|Publication number||US5188685 A|
|Application number||US 07/432,650|
|Publication date||Feb 23, 1993|
|Filing date||Nov 7, 1989|
|Priority date||Nov 7, 1989|
|Also published as||EP0430851A1, US5242001|
|Publication number||07432650, 432650, US 5188685 A, US 5188685A, US-A-5188685, US5188685 A, US5188685A|
|Inventors||Mark V. Cherveny, Keith C. Trares, Terry J. Waibel, William M. Hopkins, Italo M. Sinopoli, Ray A. Young|
|Original Assignee||The Goodyear Tire & Rubber Company|
|Export Citation||BiBTeX, EndNote, RefMan|
|Patent Citations (11), Non-Patent Citations (4), Referenced by (17), Classifications (17), Legal Events (4)|
|External Links: USPTO, USPTO Assignment, Espacenet|
This application is copending with assignee's U.S. Pat. No. 4,926,919 which discloses a cord of four filaments each having a diameter of 0.30 mm in a belt structure of a tire having two plies or layers each with cords of at least 820 Newtons and preferably 890 Newtons plus or minus 65 Newtons (at page 4) break strength in a light truck (LT) tire which is hereby incorporated by reference thereto.
The present invention relates to radial tires for vehicles, i.e., those tires wherein the cords of the carcass plies which extend from one bead to the other lie substantially on radial planes.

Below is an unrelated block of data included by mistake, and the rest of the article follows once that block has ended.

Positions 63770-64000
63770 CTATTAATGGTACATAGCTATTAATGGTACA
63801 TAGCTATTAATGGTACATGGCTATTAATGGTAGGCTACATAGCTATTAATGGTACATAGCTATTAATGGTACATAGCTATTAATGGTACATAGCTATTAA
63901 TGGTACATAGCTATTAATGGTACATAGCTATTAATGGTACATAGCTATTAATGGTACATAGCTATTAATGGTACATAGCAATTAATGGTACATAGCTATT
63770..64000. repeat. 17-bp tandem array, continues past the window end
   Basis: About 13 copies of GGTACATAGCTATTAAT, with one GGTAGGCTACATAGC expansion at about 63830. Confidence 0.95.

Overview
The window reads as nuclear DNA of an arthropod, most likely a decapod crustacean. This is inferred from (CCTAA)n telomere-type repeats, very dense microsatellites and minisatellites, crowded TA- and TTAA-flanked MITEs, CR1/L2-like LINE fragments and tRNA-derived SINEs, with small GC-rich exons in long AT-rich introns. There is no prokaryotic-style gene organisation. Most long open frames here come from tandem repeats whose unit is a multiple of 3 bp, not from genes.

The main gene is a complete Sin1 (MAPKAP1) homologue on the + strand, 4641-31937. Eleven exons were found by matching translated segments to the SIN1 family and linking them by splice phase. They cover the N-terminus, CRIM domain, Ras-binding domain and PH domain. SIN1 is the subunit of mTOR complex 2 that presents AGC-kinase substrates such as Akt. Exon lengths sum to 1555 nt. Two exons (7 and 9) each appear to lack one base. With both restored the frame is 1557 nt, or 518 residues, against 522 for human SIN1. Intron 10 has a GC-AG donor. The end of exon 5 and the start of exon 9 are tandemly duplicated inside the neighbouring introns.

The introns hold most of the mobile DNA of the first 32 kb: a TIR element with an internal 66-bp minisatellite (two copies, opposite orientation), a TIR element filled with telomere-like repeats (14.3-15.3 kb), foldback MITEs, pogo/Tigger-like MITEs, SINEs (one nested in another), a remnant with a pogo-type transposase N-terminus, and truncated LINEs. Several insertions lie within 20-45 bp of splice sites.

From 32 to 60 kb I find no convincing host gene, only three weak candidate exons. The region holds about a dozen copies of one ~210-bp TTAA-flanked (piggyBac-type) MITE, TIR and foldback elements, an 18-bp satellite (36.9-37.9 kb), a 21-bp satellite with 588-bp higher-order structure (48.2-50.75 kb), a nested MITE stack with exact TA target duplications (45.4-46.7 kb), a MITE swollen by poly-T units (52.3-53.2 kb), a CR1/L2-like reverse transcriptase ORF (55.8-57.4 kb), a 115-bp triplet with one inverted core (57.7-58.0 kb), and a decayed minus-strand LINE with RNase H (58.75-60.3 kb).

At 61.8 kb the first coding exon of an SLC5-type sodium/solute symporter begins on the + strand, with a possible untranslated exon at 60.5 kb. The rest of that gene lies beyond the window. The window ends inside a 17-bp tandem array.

Particularly, the present invention relates to light truck tires having less weight favoring low rolling resistance to absorb less horsepower while maintaining the strength of the previous heavier construction as well as ride and handling.
Assignee's prior application, now published as EP O 237462 on Sep. 16, 1987, discloses a two ply passenger tire belt having cords of 2x.30HT construction. The high tensile material used was the same as that being used herein and was described as high carbon steel with a carbon content by weight of greater than 0.80%.
Previous light truck tires had three different cords to reinforce the belt package for Load Ranges B, C and D. While the known 2x.30HT, above, was useful to replace 2+2x.25NT at 20 EPI for Load Range B tires, 2+2x.30HT was chosen for Load Range C tires. Load Range D tires and above previously used 3x.265/9x.245HT+1 (compact, i.e., inner and outer layer both layers with twist in the same direction) cord with a wrap wire at 10 EPI.